Mike Figgis’s long-nurtured compendium of autobiographically -linked stories sees him break for experimental ground. Framed by a radical (in)version of the tale of Adam and Eve set in his childhood home of East Africa, it depicts episodes in the life of Nic. It’s a fascinating, brave, teeming inventory/ notebook which, despite occasional melancholy episodes, mostly invokes the spirit of Jean-Luc Godard in its restless, risk-taking energy. It reads in many ways as a child’s lament, something echoed by the emotive use of solo piano and, in the childhood/adolescent sequences, by the saturated colour effects. Style is driven by content. The endgame of Nic’s marriage is shot entirely from outside the window of the farmhouse home; his meeting with twin enigmatic females (Safron Burrows) is imbued with Kieslowskian mystery. Bemusing, for sure, but never less than highly evocative and moving, this is a stimulating, cinematically rich essay/declaration of the heart.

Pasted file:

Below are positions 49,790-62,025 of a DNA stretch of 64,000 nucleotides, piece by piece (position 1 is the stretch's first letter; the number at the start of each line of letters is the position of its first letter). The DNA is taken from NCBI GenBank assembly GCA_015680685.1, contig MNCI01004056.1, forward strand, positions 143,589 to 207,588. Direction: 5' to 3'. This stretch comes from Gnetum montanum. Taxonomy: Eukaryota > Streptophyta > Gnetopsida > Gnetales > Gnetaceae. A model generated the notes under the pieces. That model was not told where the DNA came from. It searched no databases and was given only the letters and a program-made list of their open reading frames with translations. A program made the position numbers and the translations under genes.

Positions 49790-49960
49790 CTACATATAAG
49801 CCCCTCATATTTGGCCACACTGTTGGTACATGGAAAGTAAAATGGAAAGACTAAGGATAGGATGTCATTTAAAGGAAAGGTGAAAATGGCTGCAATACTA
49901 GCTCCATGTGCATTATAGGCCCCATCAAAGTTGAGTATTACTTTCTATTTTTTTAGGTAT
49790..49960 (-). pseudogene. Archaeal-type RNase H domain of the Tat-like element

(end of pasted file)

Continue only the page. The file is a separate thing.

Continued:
Dolby digital stereo.